News: Could oral sex lead to cancer?
The ubiquitous virus that causes genital warts and cervical cancer is now appearing higher up in the body. The Human
The ubiquitous virus that causes genital warts and cervical cancer is now appearing higher up in the body. The Human papilloma virus is being identified in head and neck cancers, leading researchers to consider that the virus may be transmitted by oral sex, according to this story published in the Toronto Star.
HPV is the most common virus in the world today and most people will get it at some point in their lives with few or no symptoms, according to the Society of Gynecologists and Obstetricians of Canada. And Health Canada states that few people who have HPV will go on to develop cancer. However, oncologist Dr. David Brizel of Duke University told reporter Sarah Avery, ‘A third of head and neck cancers we see nowadays are HPV.’
While there are no studies that directly identify oral sex as a cause of head and neck cancers, the article sites a 2007 study published in the New England Journal of Medicine that suggests a correlation between a high number of oral sex partners and HPV cancers.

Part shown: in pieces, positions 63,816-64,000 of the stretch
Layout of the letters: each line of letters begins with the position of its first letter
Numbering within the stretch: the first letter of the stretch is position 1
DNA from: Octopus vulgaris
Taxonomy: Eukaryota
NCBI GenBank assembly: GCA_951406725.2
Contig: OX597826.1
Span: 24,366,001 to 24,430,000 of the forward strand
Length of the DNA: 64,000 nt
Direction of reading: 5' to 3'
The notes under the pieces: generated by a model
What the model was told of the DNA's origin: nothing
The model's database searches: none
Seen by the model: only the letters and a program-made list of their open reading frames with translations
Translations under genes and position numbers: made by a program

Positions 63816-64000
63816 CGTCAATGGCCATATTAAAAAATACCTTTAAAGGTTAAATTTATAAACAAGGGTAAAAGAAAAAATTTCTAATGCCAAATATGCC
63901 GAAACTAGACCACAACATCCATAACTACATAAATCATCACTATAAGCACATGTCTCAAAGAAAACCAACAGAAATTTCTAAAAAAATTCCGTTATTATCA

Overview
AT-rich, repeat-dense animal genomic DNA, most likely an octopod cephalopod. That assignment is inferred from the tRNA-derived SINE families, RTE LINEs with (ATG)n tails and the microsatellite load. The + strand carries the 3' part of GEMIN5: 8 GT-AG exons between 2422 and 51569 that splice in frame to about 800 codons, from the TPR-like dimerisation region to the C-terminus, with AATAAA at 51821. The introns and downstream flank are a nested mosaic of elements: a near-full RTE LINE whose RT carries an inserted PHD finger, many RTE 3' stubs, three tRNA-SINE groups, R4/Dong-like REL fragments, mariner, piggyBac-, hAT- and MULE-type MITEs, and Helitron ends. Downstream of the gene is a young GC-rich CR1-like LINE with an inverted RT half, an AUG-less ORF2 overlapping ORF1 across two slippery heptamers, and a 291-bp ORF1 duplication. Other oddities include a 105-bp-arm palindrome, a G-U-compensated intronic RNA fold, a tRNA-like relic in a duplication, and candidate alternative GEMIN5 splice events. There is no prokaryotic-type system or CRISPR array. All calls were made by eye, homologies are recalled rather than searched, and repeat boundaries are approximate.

On the flip side, some researchers say the idea that oral sex is responsible for increased head and neck cancers doesn’t hold water.
‘Are you saying that oral sex is more common now than 30 years ago? I don’t think so,’ Dr. Peter Cartwright, also of Duke University, said in the article.
Touché, Dr. Cartwright.
The article goes on to suggest that people may have more partners these days and become sexually active earlier in life. Now I’m no doctor (nor do I play one on TV. Bada-bing!), but I don’t buy the whole idea that kids today are more sexual than ever before in history. Do you?
However, this information does raise the question of whether all kids, boys and girls, should be vaccinated against HPV. What do you think? Should the HPV vaccine become a standard inoculation for all children?